February 27, 2003


A Security Council on the Run (Ian Williams, February 27, 2003, AlterNet)
With its vaguely worded "second resolution" proposal for the UN Security Council, the United States is showing contempt for the UN and laying down a humiliating dare to any Council members who would defy it. If and when it is passed, it will also hand Washington's only real ally, Tony Blair, an opening to claim UN authorization for attacking Iraq -- although the proposed wording does no such thing. [...]

But since the administration has decided it wants a second resolution as a fig leaf for a decision it has already made, Washington is resorting to diplomacy, Texas-style. While Turkey, adroitly exploiting its strategic position, is chewing on billions of juicy carrots, the rest of the world is getting the stick -- though in the case of the major players like Germany, Russia, and France, the big-stick approach has already provoked more resistance than cooperation. For example, sending uber-aggressive Undersecretary of State John Bolton to Moscow is the type of diplomacy that started the Hundred Years' War, not ended it.

Sadly, though, the stick does work well with many UN members, and the degree of resistance put up by a country is generally in inverse proportion to its GDP, but also strongly correlated with its trade ties to the United States. With Bulgaria, Washington emphasized the need for Senate authorization of its NATO membership. But if it toes the line, Bulgaria has also been promised that the new democratic and independent Iraq will pay off its pre-Gulf War debts. When Paris promptly pointed out the potential difficulties it may face in gaining entry into the European Union, the poor Bulgarians looked like rabbits caught in the headlights -- as indeed do many of their colleagues at the moment.

So will this resolution pass? Certainly not if it were a secret ballot! But even so, France has certainly sent a number of clear signals indicating its willingness to compromise. Neither French President Jacques Chirac nor Foreign Minister Dominique de Villepin has rejected the military option. However, Washington is not interested in offering easy climb-downs for uppity Europeans and may yet provoke a very reluctant France to use its veto. If France does not veto the resolution, then the Russians and Chinese almost certainly will not do so.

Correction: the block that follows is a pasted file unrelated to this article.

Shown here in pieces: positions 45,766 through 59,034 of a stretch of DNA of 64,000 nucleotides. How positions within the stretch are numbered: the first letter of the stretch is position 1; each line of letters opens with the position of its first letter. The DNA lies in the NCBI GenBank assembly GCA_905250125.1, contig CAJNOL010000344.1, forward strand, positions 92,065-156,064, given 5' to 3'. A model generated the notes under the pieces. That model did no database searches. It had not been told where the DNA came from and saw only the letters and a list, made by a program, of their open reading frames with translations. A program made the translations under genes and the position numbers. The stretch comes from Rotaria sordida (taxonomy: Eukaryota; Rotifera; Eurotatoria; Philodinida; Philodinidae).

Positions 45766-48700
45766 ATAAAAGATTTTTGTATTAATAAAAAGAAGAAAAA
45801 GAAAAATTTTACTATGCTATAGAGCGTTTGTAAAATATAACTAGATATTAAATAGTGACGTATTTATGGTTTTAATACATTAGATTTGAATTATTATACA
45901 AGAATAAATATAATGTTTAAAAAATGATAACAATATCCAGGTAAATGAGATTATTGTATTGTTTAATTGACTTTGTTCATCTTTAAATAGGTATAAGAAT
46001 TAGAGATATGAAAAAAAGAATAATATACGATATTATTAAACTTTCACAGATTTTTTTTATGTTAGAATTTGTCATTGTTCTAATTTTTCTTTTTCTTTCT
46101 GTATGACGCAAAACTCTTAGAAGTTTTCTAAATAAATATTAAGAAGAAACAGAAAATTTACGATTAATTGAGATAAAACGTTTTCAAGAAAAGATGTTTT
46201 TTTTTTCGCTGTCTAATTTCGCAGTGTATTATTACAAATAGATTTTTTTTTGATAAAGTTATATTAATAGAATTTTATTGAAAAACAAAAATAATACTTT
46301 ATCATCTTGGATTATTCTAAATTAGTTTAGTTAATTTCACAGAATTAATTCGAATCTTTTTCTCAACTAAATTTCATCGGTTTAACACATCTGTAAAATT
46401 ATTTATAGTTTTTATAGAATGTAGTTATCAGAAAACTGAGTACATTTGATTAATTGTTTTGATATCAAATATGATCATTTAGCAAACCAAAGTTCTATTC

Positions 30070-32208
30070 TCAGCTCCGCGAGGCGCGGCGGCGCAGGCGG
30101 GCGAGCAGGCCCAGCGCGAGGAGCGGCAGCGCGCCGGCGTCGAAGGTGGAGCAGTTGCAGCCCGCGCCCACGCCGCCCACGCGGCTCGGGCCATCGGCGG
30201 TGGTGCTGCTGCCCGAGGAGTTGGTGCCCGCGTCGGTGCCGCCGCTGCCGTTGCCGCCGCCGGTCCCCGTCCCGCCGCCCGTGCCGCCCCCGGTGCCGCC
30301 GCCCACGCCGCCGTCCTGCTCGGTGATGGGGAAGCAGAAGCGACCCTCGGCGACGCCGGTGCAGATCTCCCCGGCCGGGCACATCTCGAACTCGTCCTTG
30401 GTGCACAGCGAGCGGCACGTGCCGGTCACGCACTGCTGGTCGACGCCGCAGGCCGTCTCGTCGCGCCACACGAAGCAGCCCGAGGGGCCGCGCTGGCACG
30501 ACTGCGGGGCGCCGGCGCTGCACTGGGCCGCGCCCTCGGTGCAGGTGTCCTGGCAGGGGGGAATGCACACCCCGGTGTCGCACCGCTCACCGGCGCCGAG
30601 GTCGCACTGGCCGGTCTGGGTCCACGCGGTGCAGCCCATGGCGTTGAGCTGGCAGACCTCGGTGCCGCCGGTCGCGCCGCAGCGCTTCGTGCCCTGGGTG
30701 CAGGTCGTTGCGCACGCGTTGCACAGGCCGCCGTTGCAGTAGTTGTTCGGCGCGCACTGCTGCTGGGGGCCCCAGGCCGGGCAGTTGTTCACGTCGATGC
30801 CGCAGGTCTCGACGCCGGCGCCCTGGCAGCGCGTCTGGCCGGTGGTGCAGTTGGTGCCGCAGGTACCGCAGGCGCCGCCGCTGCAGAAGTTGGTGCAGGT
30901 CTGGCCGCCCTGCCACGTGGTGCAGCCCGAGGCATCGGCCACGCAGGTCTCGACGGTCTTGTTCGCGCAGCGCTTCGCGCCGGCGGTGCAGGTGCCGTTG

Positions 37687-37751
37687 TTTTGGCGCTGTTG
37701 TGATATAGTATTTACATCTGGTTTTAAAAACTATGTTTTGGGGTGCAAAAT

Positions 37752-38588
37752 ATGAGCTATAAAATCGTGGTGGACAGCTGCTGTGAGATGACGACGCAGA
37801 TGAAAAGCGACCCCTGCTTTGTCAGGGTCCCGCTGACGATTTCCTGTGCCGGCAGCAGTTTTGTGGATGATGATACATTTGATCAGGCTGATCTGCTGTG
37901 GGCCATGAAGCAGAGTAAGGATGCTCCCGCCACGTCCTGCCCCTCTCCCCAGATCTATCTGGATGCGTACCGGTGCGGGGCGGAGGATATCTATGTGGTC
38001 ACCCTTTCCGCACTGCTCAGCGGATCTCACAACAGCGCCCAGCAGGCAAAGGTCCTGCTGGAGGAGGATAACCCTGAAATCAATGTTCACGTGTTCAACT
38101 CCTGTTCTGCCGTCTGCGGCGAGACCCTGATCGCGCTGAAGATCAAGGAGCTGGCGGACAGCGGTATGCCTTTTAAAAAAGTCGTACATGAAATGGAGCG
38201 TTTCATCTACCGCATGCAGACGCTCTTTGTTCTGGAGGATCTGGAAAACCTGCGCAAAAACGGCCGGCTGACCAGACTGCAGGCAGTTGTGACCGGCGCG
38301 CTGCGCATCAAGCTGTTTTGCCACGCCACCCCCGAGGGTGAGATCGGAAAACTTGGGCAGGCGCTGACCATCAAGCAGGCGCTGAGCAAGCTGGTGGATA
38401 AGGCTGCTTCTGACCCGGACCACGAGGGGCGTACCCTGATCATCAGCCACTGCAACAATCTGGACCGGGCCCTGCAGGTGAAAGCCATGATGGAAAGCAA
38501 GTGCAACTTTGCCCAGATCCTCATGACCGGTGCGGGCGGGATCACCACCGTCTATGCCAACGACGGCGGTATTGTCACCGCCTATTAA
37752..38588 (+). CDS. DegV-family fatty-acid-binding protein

In fact, Chirac is probably fervently hoping that Saddam Hussein refuses to destroy the Al-Samoud 2 missiles as ordered by Blix. It would provide a great opportunity to climb down from the pole of principle up which he has climbed, and which he can't otherwise slide down because of all the other countries that followed him up there!

It's not principle if you're looking to ditch it, but it's nice to see that even those who temporarily find themselves siding with the French don't trust them. Posted by Orrin Judd at February 27, 2003 9:48 PM

I want nothing less than total surrender of the cheese-eating surrender weasels.

And its seat on the council gone. If there still is a council, that is.

And we're going to be importing more wine from Bulgaria.

Posted by: Sandy P at February 28, 2003 1:33 AM

This is a pretty good analysis, but its weakness is as you say, that it treats French actions as stemming from intellectual or moral principles. We don't know the real reason behind the French actions, but there's a good chance the Bush administration does; and that that knowledge explains why they're trying to make this experience as tough for the French as possible.

I think this is a diplomatic "you're with us or you're against us" moment, and its intent is to prepare the public, in both the US and Europe, for a revelation of French perfidy.

One possibility: a longtime under-the-table French alliance with Saddam. The spectacle of the French siding diplomatically with Saddam, alone against the world, will get people psychically prepared for French military and intelligence and technology cooperation with Iraq.

Posted by: pj at February 28, 2003 8:01 AM

MAKE THEM VOTE! Let's clear the air of rhetoric, establish the record and let it speak for itself. Who's in and who's out? It won't change the course of what's going to happen, it will merely set in concrete who was on which side when it did.

We can't afford and don't DARE show the rest of the world all of what we really know. We've probably already shown them too much......and that, by their estimation, hasn't been enough to justify our course.

So, rather than risk further incrimination of our own intel sources and capabilities, we need to get in there and get the job done.

After the murderous madman is ousted, we can rub the dissenters' noses in their own stupidity by releasing the volumes of hard evidence that we couldn't show them while they protested and stalled under the guise of diplomacy.

Posted by: John Resnick at February 28, 2003 6:55 PM